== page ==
Hello, fellow photographers! I will get to the point because it is pretty evident what you are here to know. Let’s start with lighting, canon speed lights, in particular. These come in pretty much any shape and size you can think of; either a little bit more oversized and round or more miniature and rectangular. Some run-on batteries and some are USB rechargeable, so there’s something for everyone.
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So what is the difference between using a led panel and a flash?
Well, a difference is that the led panel is a continuous light, so it’s either always on or it’s always off, while the flash gives a quick burst of light. Straight away, we have come to the main benefit of working with LEDs; that light is always there so you can see exactly how it’s falling on your subject.
Pros of good lighting
If you’re composing your scene through your live view or viewfinder and holding the LED above your subject, wherever you put that light, you can see exactly how it will appear in your image. But that isn’t how flash works. With a regular one, you start by changing your camera settings, and then you have got to hold it in your hand and imagine what would be a good position so you’d have to take the shot and then look at what that light looks like in the camera and then decide to change up.
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So every time you move this light, you have to take another shot to see how that light changes with the different angles. It becomes this constant trial and error, making these little micro adjustments as you light it up in various ways, so you can figure out which way you prefer using the led.
What if you take them to the real world outside?
If you take them out of the studio to see how they work in the real world, you will get to see how the light panel does not seem as powerful as it does inside.
Because it competes with ambient sunlight, it fails to overpower the sunlight. If you’re in the middle of the summer sun, then a LED panel isn’t going to cut it. It’s just not radiant enough to overpower that sun and become the light source in your image. It gives enough extra light to highlight your subject or fill in some shadows.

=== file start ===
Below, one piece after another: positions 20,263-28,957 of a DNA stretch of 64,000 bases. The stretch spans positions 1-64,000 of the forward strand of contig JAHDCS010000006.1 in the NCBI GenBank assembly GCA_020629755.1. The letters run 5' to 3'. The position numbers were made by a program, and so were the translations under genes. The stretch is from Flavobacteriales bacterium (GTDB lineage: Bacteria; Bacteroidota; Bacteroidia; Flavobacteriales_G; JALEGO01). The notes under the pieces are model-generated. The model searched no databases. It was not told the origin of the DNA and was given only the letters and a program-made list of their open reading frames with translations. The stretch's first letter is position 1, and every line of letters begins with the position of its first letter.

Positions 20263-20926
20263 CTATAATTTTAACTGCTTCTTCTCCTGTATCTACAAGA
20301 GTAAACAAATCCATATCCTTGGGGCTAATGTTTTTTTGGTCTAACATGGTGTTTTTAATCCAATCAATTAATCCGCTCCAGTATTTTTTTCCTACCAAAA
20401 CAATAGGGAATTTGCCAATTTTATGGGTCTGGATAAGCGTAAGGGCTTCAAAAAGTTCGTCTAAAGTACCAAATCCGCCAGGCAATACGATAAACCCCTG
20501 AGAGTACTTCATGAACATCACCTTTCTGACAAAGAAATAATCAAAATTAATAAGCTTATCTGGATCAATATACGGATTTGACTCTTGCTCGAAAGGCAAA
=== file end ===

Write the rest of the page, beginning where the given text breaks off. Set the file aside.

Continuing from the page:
Pros of using a flash
Flash is much more powerful, meaning you can completely control how that light falls in your scene, but that LED panel on max power results in a very dark image. That is why I rely on flash for my photography rather than continuous LEDs; it means I can achieve whatever results I want in whatever conditions. Flash puts out a burst of light so quickly that you can freeze action in a way you can’t do with LED, which permits you to get shots. The other benefit is that flashes are slightly smaller and are cheaper than led panels.
The downside to flash photography
The downside to flash photography is that you can’t see it in real time when you’re composing your image. So it does take a lot of trial and error to balance your camera settings with the flash settings and then find the position for the light when you’re taking your shot.
It’s a trial and error process, so that does mean that there’s quite a steep learning curve when you first start working with flash, but like anything, the more you try it, the better you’ll get and the quicker you’ll be able to get the results that you want.